Mutual interdependence of splicing and transcription elongation.

Brzyżek G, Świeżewski S - Transcription (2015)

Schematic representation of the transcription–splicing mutual dependency. Splicing controls transcription elongation of consecutive RNAP II molecules to provide an optimal timing for successive rounds of splicing. Blue arrow represents RNAP II transcription elongation rate effect on splice site selection by spliceosome. Green arrow represents spliceosome effect on transcription.
© Copyright Policy - open-access
Related In: Results  -  Collection

License
Show All Figures
getmorefigures.php?uid=PMC4581361&req=5

f0001: Schematic representation of the transcription–splicing mutual dependency. Splicing controls transcription elongation of consecutive RNAP II molecules to provide an optimal timing for successive rounds of splicing. Blue arrow represents RNAP II transcription elongation rate effect on splice site selection by spliceosome. Green arrow represents spliceosome effect on transcription.
Mentions: Based on those data a kinetic coupling model has been proposed.4 This model predicts that when 2 alternative splice sites (SS) of similar strength compete, the slowdown of RNAP II elongation would favor the upstream SS while the faster elongation would favor the downstream SS. This model has gained strong support from studies using fast/slow RNAP II mutants,5 chemical modulators of RNAP II elongation rate6 and alternative splice site selection defects in elongation factors mutants7 (Fig. 1 upper panel). We have recently inhibited in Arabidopsis RNAP II elongation by 6AU treatment and interference of RNAP II endonucleolytic cleavage by mutations in Transcription Elongation Factor S-II (TFIISmut). As predicted by the kinetic coupling model we observed a preferential selection of upstream splices sites.8 In addition, the analysis of RNAP II occupancy in TFIISmut background revealed a localized increase of RNAP II levels at the alternative splice sites rather than a uniform effect on RNAP II occupancy.8Figure 1.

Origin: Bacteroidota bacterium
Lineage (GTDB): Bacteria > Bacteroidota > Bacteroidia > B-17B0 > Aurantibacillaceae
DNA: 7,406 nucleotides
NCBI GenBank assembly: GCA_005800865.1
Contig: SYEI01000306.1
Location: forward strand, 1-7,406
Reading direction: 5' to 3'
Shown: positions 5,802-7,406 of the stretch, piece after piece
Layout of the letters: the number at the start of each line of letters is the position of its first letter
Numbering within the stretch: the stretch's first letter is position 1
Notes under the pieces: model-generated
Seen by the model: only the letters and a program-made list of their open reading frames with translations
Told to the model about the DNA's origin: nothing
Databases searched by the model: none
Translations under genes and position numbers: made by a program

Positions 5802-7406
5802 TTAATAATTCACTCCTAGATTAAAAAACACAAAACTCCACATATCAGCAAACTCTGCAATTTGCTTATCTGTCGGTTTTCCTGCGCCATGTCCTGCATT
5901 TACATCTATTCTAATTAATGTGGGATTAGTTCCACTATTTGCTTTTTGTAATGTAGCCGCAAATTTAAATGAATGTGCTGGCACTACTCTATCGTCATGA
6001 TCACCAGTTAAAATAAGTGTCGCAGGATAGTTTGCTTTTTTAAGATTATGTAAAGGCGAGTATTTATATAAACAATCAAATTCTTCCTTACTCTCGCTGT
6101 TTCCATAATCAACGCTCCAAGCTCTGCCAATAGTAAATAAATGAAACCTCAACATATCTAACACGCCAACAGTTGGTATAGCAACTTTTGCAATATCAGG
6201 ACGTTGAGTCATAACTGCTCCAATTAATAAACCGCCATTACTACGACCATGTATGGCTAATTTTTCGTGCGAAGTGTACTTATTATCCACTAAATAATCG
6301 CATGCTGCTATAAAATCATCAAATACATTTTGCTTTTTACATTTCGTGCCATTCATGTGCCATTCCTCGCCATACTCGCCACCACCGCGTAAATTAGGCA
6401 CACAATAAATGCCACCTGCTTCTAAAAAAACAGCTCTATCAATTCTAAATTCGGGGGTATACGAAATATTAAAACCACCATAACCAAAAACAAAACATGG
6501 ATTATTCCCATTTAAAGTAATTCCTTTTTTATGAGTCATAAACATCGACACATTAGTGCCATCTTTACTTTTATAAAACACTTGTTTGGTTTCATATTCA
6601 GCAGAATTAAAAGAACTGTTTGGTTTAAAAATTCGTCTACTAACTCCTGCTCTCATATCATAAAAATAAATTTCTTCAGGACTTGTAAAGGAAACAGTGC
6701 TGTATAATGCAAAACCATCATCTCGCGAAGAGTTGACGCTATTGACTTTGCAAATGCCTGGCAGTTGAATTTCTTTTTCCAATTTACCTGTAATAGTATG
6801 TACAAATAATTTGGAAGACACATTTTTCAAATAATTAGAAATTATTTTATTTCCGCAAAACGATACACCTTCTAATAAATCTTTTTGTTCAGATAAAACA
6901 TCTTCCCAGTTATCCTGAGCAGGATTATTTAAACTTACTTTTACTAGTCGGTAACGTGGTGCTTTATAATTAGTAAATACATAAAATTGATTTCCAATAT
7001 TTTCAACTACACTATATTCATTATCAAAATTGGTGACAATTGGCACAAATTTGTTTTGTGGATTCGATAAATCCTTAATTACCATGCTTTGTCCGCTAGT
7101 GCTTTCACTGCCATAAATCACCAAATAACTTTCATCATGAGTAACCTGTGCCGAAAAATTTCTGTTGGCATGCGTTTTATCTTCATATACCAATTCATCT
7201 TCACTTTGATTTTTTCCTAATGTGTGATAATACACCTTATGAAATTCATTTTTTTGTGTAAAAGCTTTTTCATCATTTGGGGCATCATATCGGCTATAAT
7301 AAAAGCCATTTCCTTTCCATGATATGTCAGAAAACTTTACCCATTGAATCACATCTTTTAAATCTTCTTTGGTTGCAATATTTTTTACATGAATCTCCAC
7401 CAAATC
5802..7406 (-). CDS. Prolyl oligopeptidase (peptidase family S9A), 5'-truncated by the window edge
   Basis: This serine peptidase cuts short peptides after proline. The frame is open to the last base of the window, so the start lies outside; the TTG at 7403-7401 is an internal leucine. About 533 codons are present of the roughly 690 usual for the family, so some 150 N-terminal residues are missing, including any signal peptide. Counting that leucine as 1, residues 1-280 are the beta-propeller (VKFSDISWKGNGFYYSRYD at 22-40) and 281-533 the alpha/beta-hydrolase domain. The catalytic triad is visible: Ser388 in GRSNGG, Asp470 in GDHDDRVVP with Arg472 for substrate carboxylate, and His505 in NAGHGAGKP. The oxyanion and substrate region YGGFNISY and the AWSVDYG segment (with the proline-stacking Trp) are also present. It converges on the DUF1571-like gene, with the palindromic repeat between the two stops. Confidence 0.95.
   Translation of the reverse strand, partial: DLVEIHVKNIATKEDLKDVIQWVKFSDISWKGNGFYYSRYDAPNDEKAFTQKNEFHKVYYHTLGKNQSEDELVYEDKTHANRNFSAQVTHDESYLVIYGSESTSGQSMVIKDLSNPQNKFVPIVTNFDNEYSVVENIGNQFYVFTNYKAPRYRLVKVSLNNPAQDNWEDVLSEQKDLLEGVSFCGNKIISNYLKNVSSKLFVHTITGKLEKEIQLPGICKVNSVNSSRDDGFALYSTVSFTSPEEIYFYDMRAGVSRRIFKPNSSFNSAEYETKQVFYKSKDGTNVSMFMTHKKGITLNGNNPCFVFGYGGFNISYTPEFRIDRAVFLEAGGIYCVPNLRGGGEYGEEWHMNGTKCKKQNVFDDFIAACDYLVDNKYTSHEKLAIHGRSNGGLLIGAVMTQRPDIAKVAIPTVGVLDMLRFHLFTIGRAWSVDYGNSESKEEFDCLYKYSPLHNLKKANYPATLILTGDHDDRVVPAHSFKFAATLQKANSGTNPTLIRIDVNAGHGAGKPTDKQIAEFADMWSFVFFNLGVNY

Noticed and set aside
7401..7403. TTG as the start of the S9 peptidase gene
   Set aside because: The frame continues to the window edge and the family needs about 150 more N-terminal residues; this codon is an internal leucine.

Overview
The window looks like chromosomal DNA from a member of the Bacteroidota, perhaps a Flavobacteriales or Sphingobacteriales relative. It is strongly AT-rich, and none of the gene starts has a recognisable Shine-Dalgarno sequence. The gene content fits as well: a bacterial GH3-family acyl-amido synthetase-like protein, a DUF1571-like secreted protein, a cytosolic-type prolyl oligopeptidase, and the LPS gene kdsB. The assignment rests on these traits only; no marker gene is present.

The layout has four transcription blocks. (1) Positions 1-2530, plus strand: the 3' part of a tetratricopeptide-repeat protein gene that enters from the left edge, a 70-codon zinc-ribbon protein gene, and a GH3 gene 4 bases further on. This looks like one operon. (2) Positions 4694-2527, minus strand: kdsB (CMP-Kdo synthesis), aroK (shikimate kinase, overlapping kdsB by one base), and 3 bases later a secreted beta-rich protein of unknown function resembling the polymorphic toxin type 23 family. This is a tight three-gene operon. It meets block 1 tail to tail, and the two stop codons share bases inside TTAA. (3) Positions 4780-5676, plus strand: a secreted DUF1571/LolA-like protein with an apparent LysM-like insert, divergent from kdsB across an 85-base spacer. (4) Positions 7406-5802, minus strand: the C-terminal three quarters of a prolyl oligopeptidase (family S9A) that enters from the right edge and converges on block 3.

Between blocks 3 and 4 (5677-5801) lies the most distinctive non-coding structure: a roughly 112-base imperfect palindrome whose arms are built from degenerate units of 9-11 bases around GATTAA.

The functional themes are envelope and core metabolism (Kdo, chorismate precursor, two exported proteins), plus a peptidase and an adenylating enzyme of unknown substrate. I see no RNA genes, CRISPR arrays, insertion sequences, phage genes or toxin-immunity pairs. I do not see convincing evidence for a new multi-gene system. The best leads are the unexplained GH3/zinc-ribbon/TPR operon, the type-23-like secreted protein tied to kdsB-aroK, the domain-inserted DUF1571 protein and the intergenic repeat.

Bottom Line: The more nuanced view is that the rate of transcription contributes to splicing regulation.On the other hand there is accumulating evidence that splicing has an active role in controlling transcription elongation by DNA-dependent RNA polymerase II (RNAP II).We briefly review those mechanisms and propose a unifying model where splicing controls transcription elongation to provide an optimal timing for successive rounds of splicing.

View Article: PubMed Central - PubMed

Affiliation: a Institute of Biochemistry and Biophysics; Polish Academy of Sciences ; Warsaw , Poland.

ABSTRACT
Transcription and splicing are intrinsically linked, as splicing needs a pre-mRNA substrate to commence. The more nuanced view is that the rate of transcription contributes to splicing regulation. On the other hand there is accumulating evidence that splicing has an active role in controlling transcription elongation by DNA-dependent RNA polymerase II (RNAP II). We briefly review those mechanisms and propose a unifying model where splicing controls transcription elongation to provide an optimal timing for successive rounds of splicing.

Show MeSH